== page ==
How ATMs could encourage sexual assault reporting

Image: Getty.

In an ATM kiosk in Bhubaneswar, the capital of the Indian state of Odisha, there's an ATM that isn't an ATM. Instead, it's a crime-reporting machine, through which users can scan or type an account of sexual assault or harassment without having to visit a police station. The kiosk opened last year, and police authorities in other cities and states are considering introducing something similar.

In Britain, meanwhile, we have our own problems with rape reporting. According to statistics from the six largest police forces, around 80 per cent of rapes in England and Wales went unreported in 2012 and 2013. Keir Starmer, Director of Public Prosecutions, has said that "innovative solutions" are needed to encourage rape and sexual assault victims to come forward.

A report released this week by Conservative Greater London Authority member Andrew Boff claims to have a solution. He proposes using technology to make reporting easier and more anonymous, and his most striking suggestion comes in the form of – you guessed it – an ATM.

This, the report argues, would allow people to report offences with some degree of anonymity and under the guise of an everyday activity: after an an assault, particularly by someone known to the victim, people are often "left in a position where they are unable to visit a police station, or telephone the emergency services due to a fear of being overheard". 

ATMs in the UK tend not to be grouped in special lobbies, as they are in most Indian banks, so the idea of a separate kiosk for reporting crimes is a little less workable. Instead, Boff proposes adapting some of the 36,000 existing ATMs on our streets to allow users to file a report. Their menu screen would look a little like this:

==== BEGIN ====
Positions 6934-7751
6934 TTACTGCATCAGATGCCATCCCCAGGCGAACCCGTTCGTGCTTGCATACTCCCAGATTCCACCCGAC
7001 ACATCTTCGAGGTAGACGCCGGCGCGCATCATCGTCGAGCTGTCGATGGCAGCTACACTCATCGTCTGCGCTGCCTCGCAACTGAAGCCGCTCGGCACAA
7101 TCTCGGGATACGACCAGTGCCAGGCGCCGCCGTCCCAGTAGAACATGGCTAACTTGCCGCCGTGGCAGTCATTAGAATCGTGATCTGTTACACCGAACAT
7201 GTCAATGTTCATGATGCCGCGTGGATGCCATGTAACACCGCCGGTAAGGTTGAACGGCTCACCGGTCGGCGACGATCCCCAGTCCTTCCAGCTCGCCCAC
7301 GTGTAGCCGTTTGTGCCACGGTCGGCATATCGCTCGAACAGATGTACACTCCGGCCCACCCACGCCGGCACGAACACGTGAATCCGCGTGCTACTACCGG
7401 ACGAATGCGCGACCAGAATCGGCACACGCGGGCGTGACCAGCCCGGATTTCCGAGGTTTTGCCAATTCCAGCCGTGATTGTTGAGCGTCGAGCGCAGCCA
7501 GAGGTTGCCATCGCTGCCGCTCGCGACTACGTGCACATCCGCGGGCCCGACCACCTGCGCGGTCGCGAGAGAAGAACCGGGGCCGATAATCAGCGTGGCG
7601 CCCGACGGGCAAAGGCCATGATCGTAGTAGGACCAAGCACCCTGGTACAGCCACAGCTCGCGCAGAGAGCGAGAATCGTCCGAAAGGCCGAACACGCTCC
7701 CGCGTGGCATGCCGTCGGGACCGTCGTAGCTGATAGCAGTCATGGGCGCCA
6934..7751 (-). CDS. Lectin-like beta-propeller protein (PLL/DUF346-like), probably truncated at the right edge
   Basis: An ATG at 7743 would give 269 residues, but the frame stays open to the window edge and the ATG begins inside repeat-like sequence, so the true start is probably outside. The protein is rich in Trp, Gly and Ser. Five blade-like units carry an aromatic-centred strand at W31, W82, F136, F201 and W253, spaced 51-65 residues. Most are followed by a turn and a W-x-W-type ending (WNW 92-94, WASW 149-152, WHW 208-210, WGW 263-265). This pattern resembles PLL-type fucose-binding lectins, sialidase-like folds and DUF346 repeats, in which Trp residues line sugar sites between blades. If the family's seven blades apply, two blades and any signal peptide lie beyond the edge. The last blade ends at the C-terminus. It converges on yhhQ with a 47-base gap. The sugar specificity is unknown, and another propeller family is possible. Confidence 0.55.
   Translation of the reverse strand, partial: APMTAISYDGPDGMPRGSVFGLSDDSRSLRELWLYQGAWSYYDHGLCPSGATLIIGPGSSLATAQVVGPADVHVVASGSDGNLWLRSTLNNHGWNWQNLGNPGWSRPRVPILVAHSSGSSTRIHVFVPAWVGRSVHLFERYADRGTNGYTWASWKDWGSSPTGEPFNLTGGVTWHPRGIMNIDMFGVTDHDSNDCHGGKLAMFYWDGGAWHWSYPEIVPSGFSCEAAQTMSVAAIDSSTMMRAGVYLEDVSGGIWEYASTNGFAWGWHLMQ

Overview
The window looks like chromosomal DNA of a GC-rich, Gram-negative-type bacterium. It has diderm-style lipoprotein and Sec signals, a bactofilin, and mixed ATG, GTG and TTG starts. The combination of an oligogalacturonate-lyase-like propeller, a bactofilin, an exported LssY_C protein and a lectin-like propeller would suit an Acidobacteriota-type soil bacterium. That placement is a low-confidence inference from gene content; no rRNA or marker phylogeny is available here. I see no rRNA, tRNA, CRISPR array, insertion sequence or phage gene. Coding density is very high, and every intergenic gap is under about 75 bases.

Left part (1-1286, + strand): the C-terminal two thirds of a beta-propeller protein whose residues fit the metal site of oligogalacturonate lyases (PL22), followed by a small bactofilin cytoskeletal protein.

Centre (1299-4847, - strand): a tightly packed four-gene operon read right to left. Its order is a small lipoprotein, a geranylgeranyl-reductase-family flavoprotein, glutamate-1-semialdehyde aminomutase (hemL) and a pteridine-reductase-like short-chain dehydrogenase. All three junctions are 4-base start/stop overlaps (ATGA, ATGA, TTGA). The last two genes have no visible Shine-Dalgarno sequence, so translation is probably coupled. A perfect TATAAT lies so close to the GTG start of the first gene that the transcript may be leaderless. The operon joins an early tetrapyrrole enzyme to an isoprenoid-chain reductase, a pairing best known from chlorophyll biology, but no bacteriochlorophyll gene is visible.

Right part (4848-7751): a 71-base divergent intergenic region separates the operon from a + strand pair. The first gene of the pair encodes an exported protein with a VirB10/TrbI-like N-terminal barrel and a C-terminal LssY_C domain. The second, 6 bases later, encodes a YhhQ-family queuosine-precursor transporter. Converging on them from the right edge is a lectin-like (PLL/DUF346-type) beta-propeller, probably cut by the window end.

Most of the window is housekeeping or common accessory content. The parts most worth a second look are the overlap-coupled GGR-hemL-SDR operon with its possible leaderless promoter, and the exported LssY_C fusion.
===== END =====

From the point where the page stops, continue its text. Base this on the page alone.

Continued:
PIN key pads would also need to be adapted so you could type in words – but that's easily remedied with an alphanumeric keyboard like the one below (you remember, your Nokia probably had one):

There are issues with this – if you've ever drawn out cash on a busy London street, you know there's likely to be a queue behind you who could see what you're typing, presumably very slowly, on screen. But if the machines could take rudimentary information that would then be quickly followed up by police, it could certainly encourage victims to make the first contact. 

The report also recommends that the London Metropolitan police invests in an app which allows users to report crimes, then delete the app so no trace is left on their phone. This, like the ATM idea, would be particularly useful for those in controlling, abusive relationships. 

You can read the full report here


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CityMetric is now City Monitor, a name that reflects both a ramping up of our ambitions as well as our membership in a network of like-minded publications from New Statesman Media Group. Our new site is now live in beta, so please visit us there going forward. Here’s what CityMetric readers should know about this exciting transition.  

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Sommer Mathis is editor-in-chief of City Monitor.